12. I'd probably try sticking needle nose pliers through the tether hole, grab the tip of the bungee, and pull it as taut as possible to reduce its diameter. Then pull it through. You could also pull the bungee taut, wrap it with electrical tape or whip it with dental floss to hold the reduced diameter, and then snip off the end. Wrap a tapered "nose cone" of electrical tape to help start it through the hole. Or just drill out the tether hole a bit.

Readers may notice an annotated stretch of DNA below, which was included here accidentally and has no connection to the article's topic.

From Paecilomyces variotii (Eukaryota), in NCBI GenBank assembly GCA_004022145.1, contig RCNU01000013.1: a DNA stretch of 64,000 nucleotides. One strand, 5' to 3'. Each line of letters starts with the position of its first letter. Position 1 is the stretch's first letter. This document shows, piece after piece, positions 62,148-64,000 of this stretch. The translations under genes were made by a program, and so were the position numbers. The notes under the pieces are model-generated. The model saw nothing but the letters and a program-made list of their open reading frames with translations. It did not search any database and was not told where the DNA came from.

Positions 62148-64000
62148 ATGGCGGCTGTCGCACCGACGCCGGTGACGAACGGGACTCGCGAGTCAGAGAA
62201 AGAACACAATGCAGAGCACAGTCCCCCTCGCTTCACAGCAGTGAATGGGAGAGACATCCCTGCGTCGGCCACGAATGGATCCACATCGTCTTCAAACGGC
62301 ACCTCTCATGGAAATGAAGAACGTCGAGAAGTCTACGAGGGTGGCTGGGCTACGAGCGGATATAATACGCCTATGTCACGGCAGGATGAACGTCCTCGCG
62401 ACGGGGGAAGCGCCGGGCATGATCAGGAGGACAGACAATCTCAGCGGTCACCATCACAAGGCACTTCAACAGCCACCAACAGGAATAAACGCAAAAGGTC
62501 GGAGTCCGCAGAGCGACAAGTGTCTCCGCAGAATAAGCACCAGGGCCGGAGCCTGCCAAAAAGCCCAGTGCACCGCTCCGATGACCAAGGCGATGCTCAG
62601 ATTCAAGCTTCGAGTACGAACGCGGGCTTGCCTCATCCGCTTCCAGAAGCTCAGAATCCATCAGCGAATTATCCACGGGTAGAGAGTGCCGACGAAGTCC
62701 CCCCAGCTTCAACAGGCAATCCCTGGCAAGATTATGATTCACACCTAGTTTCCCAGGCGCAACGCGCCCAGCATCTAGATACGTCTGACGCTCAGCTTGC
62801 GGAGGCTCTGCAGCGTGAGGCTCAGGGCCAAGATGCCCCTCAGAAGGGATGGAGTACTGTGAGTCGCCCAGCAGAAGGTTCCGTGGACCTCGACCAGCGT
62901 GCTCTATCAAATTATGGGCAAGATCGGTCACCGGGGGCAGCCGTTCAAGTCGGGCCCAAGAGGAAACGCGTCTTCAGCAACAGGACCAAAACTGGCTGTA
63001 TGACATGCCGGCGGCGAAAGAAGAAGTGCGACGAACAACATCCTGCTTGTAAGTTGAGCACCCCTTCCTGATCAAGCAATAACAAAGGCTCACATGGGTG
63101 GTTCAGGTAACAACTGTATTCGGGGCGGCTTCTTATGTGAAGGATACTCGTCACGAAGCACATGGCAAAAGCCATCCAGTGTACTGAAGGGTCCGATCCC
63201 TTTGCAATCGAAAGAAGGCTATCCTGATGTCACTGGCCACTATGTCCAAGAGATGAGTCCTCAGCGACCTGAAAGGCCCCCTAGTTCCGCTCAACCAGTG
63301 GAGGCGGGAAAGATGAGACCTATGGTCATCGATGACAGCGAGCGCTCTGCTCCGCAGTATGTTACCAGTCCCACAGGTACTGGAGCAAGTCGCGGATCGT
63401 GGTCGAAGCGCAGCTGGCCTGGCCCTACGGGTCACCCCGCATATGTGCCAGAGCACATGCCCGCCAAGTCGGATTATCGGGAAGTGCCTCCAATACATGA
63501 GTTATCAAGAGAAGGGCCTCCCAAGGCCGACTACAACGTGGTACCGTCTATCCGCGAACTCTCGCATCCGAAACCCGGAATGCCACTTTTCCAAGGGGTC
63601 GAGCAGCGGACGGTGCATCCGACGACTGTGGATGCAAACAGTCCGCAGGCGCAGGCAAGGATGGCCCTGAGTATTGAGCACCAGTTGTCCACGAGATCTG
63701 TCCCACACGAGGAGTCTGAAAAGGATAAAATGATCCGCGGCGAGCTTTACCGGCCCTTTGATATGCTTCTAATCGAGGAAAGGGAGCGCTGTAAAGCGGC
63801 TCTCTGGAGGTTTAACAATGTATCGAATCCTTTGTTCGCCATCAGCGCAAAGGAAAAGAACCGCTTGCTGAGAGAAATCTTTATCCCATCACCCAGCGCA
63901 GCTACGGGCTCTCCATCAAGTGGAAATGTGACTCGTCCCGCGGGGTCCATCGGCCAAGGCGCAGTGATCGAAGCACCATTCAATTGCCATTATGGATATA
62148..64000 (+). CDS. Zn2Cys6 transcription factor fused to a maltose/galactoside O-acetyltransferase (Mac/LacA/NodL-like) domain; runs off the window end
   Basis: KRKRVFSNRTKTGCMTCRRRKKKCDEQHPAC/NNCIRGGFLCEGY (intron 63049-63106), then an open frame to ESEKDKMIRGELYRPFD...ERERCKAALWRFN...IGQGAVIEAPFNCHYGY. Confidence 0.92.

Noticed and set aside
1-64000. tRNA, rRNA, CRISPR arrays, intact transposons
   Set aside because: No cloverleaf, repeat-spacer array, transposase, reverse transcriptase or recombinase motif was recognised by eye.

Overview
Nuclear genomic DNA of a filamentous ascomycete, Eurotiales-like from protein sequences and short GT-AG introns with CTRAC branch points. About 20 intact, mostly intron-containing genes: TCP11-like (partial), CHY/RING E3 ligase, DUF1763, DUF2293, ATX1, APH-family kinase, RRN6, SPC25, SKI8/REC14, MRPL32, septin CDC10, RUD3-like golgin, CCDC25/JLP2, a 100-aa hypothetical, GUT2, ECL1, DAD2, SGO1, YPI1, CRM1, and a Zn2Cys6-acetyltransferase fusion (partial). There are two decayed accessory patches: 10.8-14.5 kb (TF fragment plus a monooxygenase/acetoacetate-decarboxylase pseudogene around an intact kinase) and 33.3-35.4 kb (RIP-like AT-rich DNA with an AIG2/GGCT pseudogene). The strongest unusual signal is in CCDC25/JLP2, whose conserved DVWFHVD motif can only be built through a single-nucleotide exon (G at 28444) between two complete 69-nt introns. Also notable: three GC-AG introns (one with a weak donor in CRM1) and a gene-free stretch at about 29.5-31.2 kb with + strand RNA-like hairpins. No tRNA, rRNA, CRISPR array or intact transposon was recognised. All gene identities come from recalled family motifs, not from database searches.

13. What can be said about this year's Jewell trip? Not much, apparently. Here's a belated trip report from my pod, which headed out two days earlier in an attempt to take full advantage of the headwinds from the north. We launched on Tuesday from Cousin's Island, making our way to the reserved group site on MCHT's East Gosling. Along the way, Gary acquired fresh oysters from yet another local tidal farm, which provided plenty of amusement at that night's dinner, as we struggled to release them from their calciferous fortresses. The NW wind foiled our plans to enjoy the shell beach between the Goslings, but we decamped to the other side of the island and enjoyed a wind-free campfire with a view of Irony. By morning, the wind had strengthened and swung around enough to convince us to spend the morning in camp. Joe proposed a paddle-swim to Irony, and several of us plunged into the water for the 5-minute swim to our neighboring island, where we scrambled around the rocky ledges before swimming back home. A little bird tells me that another pod also planned to launch on Wednesday, took one look at the sea state, and opted for a PPPO (pre-paddle pig-out) instead. It was a rough day to be on the water. Thursday's conditions provided a much nicer paddling window, at least until that pesky 1PM rain storm arrived, bringing soggy conditions which were later replaced by soggy, foggy conditions. We made it to Jewell in time to set up dry tents, but others paddled in rain or postponed their departure until Friday. It was a great afternoon to wear a drysuit on land! After a concerted group effort to gather firewood in the wet, we managed to get a fire going, which helped immensely. Charlie the island caretaker stopped by and provided tools and suggestions for ways we could help prepare the island for the upcoming season. Many NSPNers, most notably Gary, cheerfully pitched in for several hours of island cleanup, and the trails, water bars, beaches, and campsites were soon in tip-top shape thanks to their efforts. On Friday, many of us paddled south to Junk of Pork and explored the slots on the outside of Jewell. Others explored, cleaned up trails, or went bird watching. The misty, foggy conditions throughout the remainder of the weekend made for some spectacular lighting, and several of the "islanders" reported that it was their best day ever on Jewell. Nancy's photography speaks for itself. On Saturday, one group headed to Peaks for wood-fired pizza, while I joined a pod that island-hopped over to Bangs. After lunch we decided to do some chart and compass practice, and in the time it took us to plot a bearing to Crow, the fog rolled in, making our practice session into a real-life navigate-or-else scenario. We hand-railed our way back to Jewell in the fog, bouncing from island tip to island center - watch, compass, and chart close at hand. After another foggy, soggy evening around the fire, it was time to pack up and head home on Sunday morning. Our pod island-hopped through the fog to Sand Island, where we could hear the rumble of diesel engines from the mail boat and ferries running along Great Chebeague. Just as we were contemplating making a Securite call, the fog lifted, and we finished out the trip in windless, sunny conditions - a novel experience after five days of wind, rain, and fog! Here's a link to more photos contributed by other members of the Jewell trip. If you were on the trip, there's a link in the PM thread to add your own photos if you haven't done so already. https://photos.app.goo.gl/xhYP1FE45VdEmCv97 Thanks to everyone who came out to Jewell this year, and to Gary for organizing!